For a smaller practice, your Privacy and Security Officer may be the same person. For larger practices, these duties will probably be split between two people. These are the folks who are going to be spearheading your Compliance Plan. If you don?t have someone designated to fill this role, you are not compliant.
For risk assessment, review your workplace and electronic devices to assess the potential risks and vulnerabilities to the confidentiality, integrity, and availability of electronic Protected Health Information (ePHI) held by the Covered Entity or Business Associate. You can perform the Assessment yourself or hire an outside contractor to come in and complete the process for you. If you're thinking about performing the assessment yourself, HHS has developed a Risk Assessment tool to help you get started. However, in almost all cases, to avoid confusions and achieve greatest accuracy, it is advised to use services of HIPAA implementation partners such as Valency Networks.
After completing your Risk Assessment, it?s time to create your blueprint for achieving HIPAA Compliance. The Compliance Plan should include Policies and Procedures - ensuring the Privacy of Protected Health Information and the Security of such information. The Security Policies and Procedures deal with ePHI (electronic PHI) and how you will protect that information. Policies and Procedures need to be updated regularly and any changes need to be clearly documented and communicated to your staff.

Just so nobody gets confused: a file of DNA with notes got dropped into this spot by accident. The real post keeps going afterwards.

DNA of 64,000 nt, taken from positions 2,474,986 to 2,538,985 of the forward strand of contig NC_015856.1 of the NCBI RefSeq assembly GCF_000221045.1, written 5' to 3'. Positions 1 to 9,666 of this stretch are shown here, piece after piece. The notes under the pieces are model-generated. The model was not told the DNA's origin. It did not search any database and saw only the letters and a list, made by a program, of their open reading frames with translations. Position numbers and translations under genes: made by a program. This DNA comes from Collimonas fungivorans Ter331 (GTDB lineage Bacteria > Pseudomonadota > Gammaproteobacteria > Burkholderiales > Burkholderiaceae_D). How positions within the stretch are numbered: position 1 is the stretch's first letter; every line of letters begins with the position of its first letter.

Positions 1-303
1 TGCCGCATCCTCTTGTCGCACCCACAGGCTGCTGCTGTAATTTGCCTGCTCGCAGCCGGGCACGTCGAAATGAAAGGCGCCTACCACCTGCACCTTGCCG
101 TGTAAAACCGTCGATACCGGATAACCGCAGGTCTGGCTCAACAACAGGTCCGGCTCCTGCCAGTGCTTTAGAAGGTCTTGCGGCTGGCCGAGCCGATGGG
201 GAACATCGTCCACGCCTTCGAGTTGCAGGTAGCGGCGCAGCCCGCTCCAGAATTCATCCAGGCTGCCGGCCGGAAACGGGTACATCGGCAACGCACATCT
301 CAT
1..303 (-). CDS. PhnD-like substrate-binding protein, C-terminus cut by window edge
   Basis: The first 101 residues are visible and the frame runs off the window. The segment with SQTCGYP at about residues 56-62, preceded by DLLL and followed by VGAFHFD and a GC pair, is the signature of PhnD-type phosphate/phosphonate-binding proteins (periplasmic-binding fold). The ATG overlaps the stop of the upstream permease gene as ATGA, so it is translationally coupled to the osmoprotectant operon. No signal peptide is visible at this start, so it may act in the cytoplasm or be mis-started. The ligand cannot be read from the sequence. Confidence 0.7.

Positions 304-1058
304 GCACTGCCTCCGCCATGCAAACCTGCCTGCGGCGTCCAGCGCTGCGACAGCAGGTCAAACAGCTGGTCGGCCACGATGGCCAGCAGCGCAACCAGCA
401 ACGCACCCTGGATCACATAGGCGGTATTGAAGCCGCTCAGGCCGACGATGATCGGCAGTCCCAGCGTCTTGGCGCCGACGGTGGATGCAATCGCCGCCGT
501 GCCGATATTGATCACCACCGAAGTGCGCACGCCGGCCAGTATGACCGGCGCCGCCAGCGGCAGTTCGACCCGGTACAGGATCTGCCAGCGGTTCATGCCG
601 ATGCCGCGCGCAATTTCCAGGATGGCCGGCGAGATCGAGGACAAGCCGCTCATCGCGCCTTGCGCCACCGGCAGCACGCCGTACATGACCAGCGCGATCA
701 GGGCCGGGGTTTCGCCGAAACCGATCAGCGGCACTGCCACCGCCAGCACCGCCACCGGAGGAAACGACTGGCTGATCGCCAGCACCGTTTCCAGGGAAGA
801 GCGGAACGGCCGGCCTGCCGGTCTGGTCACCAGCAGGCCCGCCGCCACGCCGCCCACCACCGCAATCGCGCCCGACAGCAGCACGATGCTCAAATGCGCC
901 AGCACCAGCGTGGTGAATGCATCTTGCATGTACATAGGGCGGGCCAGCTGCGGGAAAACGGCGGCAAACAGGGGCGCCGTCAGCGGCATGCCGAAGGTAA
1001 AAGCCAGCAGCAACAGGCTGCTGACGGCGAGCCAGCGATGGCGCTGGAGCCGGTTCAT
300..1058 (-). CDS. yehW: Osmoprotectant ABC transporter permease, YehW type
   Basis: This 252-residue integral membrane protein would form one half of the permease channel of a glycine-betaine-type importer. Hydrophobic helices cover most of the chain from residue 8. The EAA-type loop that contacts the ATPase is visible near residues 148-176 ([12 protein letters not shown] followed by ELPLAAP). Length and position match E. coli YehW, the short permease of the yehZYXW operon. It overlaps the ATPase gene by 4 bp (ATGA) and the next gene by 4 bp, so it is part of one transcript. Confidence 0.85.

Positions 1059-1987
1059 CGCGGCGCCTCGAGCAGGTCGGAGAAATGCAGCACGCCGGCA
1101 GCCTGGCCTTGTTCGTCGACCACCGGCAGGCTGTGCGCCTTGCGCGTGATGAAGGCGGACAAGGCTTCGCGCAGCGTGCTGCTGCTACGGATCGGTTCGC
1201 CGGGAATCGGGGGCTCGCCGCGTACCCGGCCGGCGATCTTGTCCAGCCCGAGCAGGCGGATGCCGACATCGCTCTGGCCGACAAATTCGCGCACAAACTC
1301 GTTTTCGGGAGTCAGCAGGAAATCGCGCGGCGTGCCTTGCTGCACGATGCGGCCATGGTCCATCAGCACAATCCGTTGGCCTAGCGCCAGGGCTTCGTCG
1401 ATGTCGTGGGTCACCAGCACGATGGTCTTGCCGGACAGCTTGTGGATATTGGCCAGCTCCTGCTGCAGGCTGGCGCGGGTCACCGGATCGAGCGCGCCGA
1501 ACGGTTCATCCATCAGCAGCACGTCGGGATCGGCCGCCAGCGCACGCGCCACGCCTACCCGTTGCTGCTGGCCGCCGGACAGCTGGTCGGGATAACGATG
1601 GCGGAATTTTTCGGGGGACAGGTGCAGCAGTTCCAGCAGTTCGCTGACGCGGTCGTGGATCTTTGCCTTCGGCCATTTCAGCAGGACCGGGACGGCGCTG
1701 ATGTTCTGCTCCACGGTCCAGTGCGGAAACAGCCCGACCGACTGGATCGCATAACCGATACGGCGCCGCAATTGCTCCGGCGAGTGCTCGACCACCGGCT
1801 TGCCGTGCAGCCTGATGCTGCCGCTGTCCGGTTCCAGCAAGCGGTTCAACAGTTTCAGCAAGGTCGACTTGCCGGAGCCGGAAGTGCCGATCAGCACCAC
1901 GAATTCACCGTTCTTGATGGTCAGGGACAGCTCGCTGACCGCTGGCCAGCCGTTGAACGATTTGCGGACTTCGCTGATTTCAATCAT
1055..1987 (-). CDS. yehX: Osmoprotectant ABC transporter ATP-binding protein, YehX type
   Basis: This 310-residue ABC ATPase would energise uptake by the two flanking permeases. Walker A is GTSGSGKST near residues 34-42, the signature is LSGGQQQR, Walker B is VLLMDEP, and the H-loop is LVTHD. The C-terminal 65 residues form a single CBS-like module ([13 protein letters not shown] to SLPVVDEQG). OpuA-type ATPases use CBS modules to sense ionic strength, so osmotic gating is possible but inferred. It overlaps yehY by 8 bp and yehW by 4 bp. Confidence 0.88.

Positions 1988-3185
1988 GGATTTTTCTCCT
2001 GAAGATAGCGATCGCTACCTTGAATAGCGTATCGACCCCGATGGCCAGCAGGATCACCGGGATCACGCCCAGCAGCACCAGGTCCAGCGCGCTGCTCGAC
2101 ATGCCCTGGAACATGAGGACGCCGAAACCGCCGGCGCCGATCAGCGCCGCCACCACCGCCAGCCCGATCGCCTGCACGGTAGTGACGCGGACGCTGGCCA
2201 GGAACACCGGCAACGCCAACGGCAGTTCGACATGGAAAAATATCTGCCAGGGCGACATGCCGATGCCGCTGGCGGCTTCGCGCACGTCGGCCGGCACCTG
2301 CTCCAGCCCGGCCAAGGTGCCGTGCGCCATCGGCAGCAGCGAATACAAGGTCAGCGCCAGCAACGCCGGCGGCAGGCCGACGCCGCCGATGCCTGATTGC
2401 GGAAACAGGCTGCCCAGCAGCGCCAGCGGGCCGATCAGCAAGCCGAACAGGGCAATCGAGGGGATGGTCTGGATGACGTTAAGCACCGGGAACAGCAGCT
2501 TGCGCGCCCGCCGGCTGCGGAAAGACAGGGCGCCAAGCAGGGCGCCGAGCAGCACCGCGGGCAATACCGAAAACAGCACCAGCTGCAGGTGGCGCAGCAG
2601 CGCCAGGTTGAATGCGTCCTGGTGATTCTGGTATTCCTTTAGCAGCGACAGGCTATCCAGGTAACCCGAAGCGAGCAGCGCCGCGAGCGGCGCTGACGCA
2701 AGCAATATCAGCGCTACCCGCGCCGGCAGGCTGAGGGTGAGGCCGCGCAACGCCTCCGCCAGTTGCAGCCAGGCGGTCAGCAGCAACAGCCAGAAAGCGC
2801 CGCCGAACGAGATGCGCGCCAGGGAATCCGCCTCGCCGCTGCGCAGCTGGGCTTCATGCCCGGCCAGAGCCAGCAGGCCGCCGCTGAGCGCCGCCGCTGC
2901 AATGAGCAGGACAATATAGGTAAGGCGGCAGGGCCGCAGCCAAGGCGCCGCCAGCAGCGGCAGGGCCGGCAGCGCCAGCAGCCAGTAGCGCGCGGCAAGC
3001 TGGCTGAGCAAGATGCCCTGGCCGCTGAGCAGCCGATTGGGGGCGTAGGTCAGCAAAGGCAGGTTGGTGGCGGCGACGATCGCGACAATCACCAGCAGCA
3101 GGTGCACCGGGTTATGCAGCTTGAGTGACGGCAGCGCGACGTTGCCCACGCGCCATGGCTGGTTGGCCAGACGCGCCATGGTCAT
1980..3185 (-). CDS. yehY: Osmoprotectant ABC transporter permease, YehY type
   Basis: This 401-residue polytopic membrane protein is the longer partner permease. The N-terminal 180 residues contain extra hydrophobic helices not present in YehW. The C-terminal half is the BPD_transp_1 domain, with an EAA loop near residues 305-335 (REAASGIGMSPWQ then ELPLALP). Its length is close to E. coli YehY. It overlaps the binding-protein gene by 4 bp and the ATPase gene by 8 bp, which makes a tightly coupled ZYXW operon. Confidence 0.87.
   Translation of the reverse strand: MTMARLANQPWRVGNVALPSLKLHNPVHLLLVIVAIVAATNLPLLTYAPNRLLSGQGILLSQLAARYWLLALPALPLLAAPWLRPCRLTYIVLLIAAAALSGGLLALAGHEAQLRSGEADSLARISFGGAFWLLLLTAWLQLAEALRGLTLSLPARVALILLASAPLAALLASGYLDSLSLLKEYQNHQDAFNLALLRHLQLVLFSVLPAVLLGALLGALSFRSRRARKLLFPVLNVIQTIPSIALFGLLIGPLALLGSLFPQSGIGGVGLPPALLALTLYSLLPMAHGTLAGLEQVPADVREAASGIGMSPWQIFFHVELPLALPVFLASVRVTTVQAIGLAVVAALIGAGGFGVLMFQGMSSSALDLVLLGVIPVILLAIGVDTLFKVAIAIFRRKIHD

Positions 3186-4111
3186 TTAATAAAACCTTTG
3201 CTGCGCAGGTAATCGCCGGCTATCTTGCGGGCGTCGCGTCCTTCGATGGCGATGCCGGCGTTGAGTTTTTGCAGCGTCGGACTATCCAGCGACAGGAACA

Most of you use vendors or contractors to help run your practice or business. Under HIPAA, persons or entities outside your workforce who use or have access to your patient?s PHI or ePHI in performing service on your behalf are ?Business Associates? and hold special status in the Privacy equation. Make sure you do an audit of your Business Associates before you accept a signed Agreement from them. We?ve seen a lot of folks sign these Agreements, and have no clue what they?ve agreed to. Auditing means looking at their Compliance Plan. They have to have one, or you can?t do business with them.
You need to annually train your employees on the HIPAA Rule and communicate information about your Privacy and Security Policies and Procedures that you?ve worked so hard to create. What good is all the work you?ve done on a Compliance Plan when no one knows about it, or how to use it? Train employees both on the HIPAA Law and your specific plan. In addition, you must keep records that they have been trained.
HIPAA, the Health Insurance Portability and Accountability Act, sets the standard for protecting sensitive patient data. Any company that deals with protected health information (PHI) must ensure that all the required physical, network, and process security measures are in place and followed.
The HIPAA Rules apply to two groups: Covered Entities (CE) and Business Associates(BA).
A covered entity is a health plan, health care clearinghouse or health care provider who electronically transmit any health information. Examples of covered entities are:
Covered entities are the organizations who provides treatment, payment and operations in healthcare and for that reason they collect the PHI.
Business associates are the organizations who do have access to patient information and provides support in treatment, payment or operations. Subcontractors, or business associates of business associates.
By focusing on and achieving HIPAA compliance, covered entities and business associates will
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